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עמוד בית
Thu, 25.07.24

Original Articles

IMAJ | volume 16

Journal 8, August 2014
pages: 502-505

Retained Placental Tissue as an Emerging Cause for Malpractice Claims

    Summary

    Background:

    Removal of retained placental tissue postpartum and retained products of conception (RPOC) abortion is done by uterine curettage or hysteroscopy. Trauma to the endometrium from surgical procedures, primarily curettage, can cause intrauterine adhesions (Asherman's syndrome) and subsequent infertility. The incidence of malpractice claims relating to intrauterine adhesions is rising, justifying reevaluation of the optimal way of handling these complications. 

    Objectives:

    To review malpractice claims regarding intrauterine adhesions, and to explore the clinical approach that might reduce those claims or improve their medical and legal outcomes.

    Methods:

    We examined 42 Asherman's syndrome claims handled by MCI, the largest professional liability insurer in Israel. The clinical chart of each case was reviewed and analyzed by the event preceding the adhesion formations, timing and mode of diagnosis, and outcome. We also assessed whether the adverse outcome was caused by substandard care and it it could have been avoided by different clinical practice. The legal outcome was also evaluated.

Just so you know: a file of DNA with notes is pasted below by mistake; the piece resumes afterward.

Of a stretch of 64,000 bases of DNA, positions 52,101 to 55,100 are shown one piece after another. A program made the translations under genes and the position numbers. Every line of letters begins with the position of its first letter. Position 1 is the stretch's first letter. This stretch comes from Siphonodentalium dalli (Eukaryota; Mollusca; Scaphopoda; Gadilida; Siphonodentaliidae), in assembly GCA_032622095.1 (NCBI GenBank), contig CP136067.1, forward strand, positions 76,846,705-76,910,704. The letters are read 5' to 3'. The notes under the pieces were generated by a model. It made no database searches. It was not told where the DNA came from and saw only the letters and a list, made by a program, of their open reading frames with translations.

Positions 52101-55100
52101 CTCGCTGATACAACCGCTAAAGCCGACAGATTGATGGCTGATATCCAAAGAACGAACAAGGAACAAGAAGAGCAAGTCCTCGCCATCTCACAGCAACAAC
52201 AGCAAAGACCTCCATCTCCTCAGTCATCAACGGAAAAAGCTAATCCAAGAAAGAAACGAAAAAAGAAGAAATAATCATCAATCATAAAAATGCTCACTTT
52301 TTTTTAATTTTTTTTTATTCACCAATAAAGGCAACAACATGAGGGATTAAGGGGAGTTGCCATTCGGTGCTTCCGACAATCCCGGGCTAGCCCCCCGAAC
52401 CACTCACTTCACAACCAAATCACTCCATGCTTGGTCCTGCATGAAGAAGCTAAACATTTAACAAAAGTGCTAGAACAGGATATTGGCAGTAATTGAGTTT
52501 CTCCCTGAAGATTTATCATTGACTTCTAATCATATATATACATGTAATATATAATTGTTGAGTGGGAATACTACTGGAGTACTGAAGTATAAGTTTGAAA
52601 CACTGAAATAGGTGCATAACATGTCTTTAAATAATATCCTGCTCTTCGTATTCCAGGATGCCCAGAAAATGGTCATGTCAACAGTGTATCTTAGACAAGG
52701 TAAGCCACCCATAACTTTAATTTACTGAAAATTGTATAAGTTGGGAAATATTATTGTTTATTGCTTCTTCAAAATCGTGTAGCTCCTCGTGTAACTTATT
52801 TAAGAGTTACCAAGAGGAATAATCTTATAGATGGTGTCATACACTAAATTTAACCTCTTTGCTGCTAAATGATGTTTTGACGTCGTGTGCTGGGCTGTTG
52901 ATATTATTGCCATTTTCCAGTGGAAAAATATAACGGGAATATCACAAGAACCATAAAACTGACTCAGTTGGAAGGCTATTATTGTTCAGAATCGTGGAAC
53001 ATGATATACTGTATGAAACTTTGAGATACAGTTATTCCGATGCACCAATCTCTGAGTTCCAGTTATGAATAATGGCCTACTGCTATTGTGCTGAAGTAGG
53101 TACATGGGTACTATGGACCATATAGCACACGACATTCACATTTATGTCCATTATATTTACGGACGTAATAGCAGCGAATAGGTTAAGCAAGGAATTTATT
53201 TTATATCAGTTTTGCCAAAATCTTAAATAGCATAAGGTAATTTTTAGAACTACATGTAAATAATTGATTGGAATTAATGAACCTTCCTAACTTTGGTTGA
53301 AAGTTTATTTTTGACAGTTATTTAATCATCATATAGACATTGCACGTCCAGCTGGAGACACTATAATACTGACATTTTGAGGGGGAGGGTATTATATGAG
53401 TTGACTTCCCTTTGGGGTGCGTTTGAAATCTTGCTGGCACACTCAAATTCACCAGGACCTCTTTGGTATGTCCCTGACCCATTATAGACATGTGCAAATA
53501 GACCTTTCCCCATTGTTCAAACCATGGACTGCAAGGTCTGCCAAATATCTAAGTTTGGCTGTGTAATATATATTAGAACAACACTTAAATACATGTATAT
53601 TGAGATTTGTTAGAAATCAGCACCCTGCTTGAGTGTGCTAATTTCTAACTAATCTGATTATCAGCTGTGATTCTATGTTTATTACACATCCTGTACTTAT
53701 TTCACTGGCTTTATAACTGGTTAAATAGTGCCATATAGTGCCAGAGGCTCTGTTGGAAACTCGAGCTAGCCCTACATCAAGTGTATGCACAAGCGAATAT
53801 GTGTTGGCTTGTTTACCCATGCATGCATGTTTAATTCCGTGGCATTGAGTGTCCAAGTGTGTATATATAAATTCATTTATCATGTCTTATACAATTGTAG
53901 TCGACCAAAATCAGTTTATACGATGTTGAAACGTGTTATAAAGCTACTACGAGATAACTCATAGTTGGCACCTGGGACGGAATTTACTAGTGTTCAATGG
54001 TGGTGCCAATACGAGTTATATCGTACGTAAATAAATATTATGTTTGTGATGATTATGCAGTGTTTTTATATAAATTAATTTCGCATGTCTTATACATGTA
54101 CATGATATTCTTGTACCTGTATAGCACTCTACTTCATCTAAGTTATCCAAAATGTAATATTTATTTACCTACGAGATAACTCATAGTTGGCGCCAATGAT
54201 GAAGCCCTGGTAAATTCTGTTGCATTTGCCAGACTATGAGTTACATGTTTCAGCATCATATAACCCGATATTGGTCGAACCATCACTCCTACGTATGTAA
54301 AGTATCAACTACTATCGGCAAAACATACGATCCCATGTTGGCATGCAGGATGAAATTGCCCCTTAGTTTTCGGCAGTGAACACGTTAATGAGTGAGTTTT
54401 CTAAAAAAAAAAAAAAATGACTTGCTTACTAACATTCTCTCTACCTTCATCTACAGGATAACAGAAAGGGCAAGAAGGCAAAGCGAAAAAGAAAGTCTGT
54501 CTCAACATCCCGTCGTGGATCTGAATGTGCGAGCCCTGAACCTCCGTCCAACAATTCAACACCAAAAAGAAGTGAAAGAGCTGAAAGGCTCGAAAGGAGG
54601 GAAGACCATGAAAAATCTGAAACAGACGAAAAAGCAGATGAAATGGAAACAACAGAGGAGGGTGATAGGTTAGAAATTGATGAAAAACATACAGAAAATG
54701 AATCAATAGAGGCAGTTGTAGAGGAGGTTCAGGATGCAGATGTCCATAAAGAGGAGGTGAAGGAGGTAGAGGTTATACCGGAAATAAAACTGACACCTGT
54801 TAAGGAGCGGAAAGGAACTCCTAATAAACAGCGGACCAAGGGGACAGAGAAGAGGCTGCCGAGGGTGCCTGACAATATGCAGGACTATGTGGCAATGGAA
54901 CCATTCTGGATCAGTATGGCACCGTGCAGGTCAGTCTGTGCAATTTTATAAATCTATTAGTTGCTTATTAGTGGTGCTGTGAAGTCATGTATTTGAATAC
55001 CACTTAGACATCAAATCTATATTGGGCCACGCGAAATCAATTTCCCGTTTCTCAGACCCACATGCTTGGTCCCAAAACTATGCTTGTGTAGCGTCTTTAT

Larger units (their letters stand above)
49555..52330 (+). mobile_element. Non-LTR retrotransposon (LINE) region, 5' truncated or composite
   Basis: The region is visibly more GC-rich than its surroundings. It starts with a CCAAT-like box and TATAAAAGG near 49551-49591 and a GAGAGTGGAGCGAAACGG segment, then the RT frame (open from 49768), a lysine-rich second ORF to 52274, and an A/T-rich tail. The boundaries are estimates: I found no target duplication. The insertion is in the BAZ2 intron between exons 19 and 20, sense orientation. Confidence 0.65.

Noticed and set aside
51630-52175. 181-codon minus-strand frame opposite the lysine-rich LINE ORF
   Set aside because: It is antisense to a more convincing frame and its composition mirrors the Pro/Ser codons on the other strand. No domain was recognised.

Results:

    Forty-seven percent of the cases occurred following vaginal delivery, 19% followed cesarean section, 28% were RPOC following a first-trimester pregnancy termination, and 2% followed a second-trimester pregnancy termination.

    Conclusions:

    It is apparent that due to a lack of an accepted management protocol for cases of RPOC, it is difficult to legally defend those cases when the complication of Asherman syndrome develops. 

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